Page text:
The history of the spread of the Holy Scripture in China began more than a half
millennium ago with the arrival of Nestorian missionaries in the western parts
of the Middle Kingdom. During XVII century, the first Roman-Catholic translation
of the Bible appeared (J. Basse), and starting from XIX century onwards,
numerous (up to several hundreds) Protestant translations both of the integral
Bible and only the New Testament has been proliferated.
In the course of 1850s the Russian Imperial Spiritual Academy of Beijing also
became engaged in the translation of the New Testament as well as the liturgical
books into Chinese. This work gained boost in 1864, after the Mission was
relieved of its diplomatic duties and thus fully passed under the jurisdiction of
the Holy Synod.
It could be stated that the pioneer of this work was Hieromonk Isaiah (Polikin)
who had lived in China between 1858 and 1871. A tireless preacher and a gifted
administrator, he has left behind himself an array of Chinese language texts:
The Book of Hours (almost complete), Short Notebook of Paschal Services, the
basic chants of the Twelve Feasts and the first week of Lent as well as the
Bright Week and Pascha, the Psalter (translated from the Greek into the
vernacular), the Paraclesis Service, the Akathist to the Mother of God, the
beginning of the Service Book, the Panachida Service, the Canon of Saint Andrew
of Crete (both in classical language and vernacular), Russian-Chinese Dictionary
of Theological and Ecclesiastical Terms.
The enormous amount of work undertaken took its toll in the quality of some of
the translations, which (as was discovered later) were abundant with
A systematic work concerning the translation of the Service books and the Holy
Scripture of the Old and the New Testament was commenced by Hieromonk Gury
(Karpov, later bishop of Symferopol; †1882). From the time he was a member of
the 12th Mission in 1832 he engaged himself in the translation of the
Catholic Epistle of Holy Apostle James, the Prayer Rule to the Holy Communion,
the Vigil Service, the Liturgy of St John Chrysostom etc.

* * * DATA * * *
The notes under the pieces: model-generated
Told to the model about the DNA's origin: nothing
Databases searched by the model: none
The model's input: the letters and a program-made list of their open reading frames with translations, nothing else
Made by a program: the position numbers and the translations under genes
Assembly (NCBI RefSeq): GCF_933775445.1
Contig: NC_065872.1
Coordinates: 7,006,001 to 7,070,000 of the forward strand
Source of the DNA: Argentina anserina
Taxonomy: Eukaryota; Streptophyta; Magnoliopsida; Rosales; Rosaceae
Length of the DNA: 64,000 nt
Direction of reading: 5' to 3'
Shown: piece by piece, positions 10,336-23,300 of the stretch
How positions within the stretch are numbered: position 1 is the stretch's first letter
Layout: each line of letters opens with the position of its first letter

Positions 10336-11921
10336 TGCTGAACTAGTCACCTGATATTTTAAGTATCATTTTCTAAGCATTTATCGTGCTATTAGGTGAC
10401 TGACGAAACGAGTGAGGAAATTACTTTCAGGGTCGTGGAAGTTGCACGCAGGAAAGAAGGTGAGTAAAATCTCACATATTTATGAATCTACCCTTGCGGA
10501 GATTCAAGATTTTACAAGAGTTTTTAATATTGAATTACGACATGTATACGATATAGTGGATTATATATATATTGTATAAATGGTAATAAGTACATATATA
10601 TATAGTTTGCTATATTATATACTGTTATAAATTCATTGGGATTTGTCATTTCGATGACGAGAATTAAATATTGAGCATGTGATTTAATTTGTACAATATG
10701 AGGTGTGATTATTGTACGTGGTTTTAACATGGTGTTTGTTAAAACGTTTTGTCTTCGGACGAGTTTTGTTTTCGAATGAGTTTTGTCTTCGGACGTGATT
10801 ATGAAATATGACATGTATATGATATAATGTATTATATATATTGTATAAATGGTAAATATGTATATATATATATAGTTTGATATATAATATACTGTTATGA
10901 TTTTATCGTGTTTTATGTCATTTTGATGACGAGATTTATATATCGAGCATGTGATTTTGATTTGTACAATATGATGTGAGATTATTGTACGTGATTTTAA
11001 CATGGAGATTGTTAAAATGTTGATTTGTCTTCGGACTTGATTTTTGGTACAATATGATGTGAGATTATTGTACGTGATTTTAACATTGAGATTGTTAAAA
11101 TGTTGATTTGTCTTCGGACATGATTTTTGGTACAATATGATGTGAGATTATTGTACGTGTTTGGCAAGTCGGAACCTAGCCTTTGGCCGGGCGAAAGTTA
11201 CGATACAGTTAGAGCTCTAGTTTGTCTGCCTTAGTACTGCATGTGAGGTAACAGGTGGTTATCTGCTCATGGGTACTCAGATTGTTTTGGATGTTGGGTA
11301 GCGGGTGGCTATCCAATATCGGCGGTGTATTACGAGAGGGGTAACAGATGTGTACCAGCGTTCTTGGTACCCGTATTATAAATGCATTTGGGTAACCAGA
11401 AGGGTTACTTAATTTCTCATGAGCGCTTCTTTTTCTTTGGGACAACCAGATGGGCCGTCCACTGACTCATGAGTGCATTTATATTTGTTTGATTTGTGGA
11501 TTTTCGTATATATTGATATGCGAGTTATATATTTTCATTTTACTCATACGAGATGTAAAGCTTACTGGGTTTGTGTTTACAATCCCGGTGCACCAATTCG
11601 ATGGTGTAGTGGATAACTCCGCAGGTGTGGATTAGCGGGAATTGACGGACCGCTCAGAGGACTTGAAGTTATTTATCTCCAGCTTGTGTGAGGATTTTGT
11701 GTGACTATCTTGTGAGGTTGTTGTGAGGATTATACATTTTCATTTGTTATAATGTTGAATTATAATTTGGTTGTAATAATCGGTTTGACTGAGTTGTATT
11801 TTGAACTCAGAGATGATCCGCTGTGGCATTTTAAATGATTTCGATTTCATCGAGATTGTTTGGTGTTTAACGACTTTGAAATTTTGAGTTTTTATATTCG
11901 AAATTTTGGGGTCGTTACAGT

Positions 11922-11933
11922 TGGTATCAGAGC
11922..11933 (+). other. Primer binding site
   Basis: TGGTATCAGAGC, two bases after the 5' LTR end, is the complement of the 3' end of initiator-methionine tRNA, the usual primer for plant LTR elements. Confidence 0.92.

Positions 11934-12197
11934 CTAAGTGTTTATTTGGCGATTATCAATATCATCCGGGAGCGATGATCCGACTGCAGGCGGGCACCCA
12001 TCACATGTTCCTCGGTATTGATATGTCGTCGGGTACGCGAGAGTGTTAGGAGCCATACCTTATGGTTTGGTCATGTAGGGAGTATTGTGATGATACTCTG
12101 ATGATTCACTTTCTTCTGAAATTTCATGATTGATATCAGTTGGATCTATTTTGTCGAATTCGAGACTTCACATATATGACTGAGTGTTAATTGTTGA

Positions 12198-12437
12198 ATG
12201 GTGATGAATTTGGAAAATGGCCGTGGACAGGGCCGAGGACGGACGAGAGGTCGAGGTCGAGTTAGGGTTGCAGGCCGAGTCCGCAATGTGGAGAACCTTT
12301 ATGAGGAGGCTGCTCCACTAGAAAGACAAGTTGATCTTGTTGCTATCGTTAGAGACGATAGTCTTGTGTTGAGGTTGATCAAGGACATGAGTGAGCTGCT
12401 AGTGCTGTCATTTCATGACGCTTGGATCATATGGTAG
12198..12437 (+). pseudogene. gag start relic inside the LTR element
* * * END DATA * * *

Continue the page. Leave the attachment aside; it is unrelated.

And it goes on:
Archimandrite Gury headed the 14th Mission in Beijing (1858-1864) and beginning from 1859 he started to
Four years on the draft version was completed. Afterwards with the participation
of several Chinese – Ivan, the teacher from the Mission’s boy’s school, Maria,
the teacher from the girl’s school, her son Nikita and Moses the Albazinian
(descended from the Cossacks who were captured by the Chinese) – during the
period of two years they worked through the oral readings. The listeners retold
the text as understood by them and Archimandrite Gury rectified it if the
translation was wrongly understood. In addition, the above mentioned Nikita and
Moses made corrections to the text.
Fr Gury in 1864 expounded on the process of printing of his translation to the
editor of Irkustk Diocesan News: “First I had to write a list for the
writer. Then I had to check his work. From that list another master had to write
down the layout as should be in the book. After that, a new check out – are
there any mistakes, is every comma and period in its place, was the transfer
done in order? Then the craftsmen would put the list on a wooden panel and make the cuts. But that isn’t a work
without mistakes. The list is put on the panel in such a way that all the
letters come in reverse. Hence the independently minded master cutter would
regardless of the original put a letter which according to no rule should be in
that place. Thus we had new troubles, day by day”.
What followed next was to seek permission from the Holy Synod for putting the
translation into practice in the Beijing Mission. Till then Fr Gury preferred
not to tell around about his work.